I am trying to develop a python class and would like to use the new magic method for object creation. It doesn't seem to be called when a new instance is created. The init method is called but new is not. I have a feeling this is a difference in the pure python execution vs. the jython used for Ignition scripting. I am reaching out to the community for suggestions or confirmation if my suspicions are correct.
What I am trying to accomplish is during instance creation if the ID value passed to the constructor of the class is present in a cache dictionary, pass back the already created instance. Otherwise create a new instance.
Does your class inherit from "object", to make it a new style class? That's required in Python 2.
Thank you for properly addressing the XY problem
This way lies danger. I don't know what cache you're using or exactly how, but it is unsafe (read: causes memory leaks) to store user defined Jython classes between script interpreter restarts, which Ignition does all the time, under the hood. I would urge you to cache whatever expensive data or state you need as pure Python dicts/lists with other primitives into that cache and reconstitute your class based on that, rather than trying to persist instances.
Not sure it is a good plan anyways, as jython object IDs are not unique in Ignition, at least in the gateway. Different interpreter instances maintain their own, IIRC.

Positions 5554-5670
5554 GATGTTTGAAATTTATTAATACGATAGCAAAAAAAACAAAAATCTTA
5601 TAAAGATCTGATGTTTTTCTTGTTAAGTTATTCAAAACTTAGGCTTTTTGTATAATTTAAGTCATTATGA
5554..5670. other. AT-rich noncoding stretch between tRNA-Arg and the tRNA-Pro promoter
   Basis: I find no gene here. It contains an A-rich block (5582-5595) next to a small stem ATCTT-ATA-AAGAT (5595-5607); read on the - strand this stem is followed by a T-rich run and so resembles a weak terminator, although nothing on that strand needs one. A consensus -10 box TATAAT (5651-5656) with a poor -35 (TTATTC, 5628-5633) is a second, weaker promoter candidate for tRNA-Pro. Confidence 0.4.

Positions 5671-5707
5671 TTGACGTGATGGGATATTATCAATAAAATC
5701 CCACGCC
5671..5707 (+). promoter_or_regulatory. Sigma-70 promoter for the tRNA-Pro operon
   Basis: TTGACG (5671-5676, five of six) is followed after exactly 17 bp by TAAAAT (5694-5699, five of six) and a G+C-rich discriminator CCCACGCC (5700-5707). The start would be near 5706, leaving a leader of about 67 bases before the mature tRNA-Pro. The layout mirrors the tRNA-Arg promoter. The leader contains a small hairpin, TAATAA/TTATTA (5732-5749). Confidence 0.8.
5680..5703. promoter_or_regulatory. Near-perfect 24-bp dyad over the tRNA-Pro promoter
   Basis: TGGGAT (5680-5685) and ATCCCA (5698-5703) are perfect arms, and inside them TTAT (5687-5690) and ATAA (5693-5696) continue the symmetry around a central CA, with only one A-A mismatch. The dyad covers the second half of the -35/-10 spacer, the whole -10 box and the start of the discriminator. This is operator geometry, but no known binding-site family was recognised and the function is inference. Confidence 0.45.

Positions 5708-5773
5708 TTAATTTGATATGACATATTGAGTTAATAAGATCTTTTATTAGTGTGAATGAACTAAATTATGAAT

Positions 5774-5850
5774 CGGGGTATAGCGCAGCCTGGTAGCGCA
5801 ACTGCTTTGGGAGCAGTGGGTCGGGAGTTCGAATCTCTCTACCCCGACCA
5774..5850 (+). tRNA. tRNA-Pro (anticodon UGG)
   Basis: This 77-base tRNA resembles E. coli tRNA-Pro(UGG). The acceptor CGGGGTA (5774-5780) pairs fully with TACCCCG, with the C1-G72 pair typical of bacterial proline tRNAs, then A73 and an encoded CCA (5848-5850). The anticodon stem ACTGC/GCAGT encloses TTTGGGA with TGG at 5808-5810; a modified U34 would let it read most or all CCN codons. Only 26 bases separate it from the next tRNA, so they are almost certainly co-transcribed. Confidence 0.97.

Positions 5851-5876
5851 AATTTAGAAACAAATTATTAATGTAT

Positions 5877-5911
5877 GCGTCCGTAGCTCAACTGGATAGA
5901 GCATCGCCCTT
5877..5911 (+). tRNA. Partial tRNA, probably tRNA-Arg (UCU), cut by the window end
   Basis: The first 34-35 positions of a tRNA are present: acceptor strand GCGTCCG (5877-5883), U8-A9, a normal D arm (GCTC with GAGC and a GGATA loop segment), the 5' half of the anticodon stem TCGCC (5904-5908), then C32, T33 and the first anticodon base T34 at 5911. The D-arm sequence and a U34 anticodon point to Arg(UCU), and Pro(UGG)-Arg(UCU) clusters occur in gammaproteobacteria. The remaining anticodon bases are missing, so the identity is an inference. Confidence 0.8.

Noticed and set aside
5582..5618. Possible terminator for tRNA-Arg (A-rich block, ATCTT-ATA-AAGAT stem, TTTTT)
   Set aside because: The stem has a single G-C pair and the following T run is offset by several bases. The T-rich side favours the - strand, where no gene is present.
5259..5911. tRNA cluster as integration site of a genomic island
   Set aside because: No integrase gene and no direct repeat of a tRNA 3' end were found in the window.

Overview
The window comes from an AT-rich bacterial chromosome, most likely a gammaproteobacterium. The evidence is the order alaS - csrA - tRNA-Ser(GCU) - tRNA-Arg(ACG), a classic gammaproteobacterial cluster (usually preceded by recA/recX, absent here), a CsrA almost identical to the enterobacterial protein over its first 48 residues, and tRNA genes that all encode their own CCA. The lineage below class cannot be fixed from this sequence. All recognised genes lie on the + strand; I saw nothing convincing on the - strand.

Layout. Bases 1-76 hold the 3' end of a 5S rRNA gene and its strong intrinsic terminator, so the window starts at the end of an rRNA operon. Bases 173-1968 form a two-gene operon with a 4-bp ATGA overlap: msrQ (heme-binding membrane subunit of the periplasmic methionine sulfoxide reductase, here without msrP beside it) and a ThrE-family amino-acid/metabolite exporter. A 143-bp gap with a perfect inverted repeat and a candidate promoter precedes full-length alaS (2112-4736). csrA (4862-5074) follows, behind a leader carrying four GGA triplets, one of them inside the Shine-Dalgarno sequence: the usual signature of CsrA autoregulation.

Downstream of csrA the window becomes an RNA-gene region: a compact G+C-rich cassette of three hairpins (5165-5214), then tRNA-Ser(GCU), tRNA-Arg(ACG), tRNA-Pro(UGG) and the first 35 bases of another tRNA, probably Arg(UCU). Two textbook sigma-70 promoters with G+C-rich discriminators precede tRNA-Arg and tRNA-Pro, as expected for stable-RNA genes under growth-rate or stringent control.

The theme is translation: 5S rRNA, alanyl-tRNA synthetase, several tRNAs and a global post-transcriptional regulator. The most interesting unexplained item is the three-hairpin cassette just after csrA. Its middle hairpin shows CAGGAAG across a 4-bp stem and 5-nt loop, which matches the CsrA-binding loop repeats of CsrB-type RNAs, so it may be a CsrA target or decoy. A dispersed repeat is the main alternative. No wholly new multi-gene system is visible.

Just for my understanding, caching user defined class instances is a cause for memory leaking because the class definition, the instance is based on, gets destroyed on an interpreter restart? When I go to retrieve the instance from the cache, assuming it didn't get destroyed also, it will basically be orphaned memory that has no definition? It will never get garbage collected because the cache is holding a reference to the memory address.
No, it gets left there, and will still run old code. And its references into the old interpreter keep the entire old interpreter from being garbage collected. This is also true for any long-lived asynchronous thread--it will keep running old code, and holding onto its interpreter, until it exits normally.
Understand. Thank you for the clarification. A co-worker of mine was just mentioning the other day about long running async scripts and the running old code issue.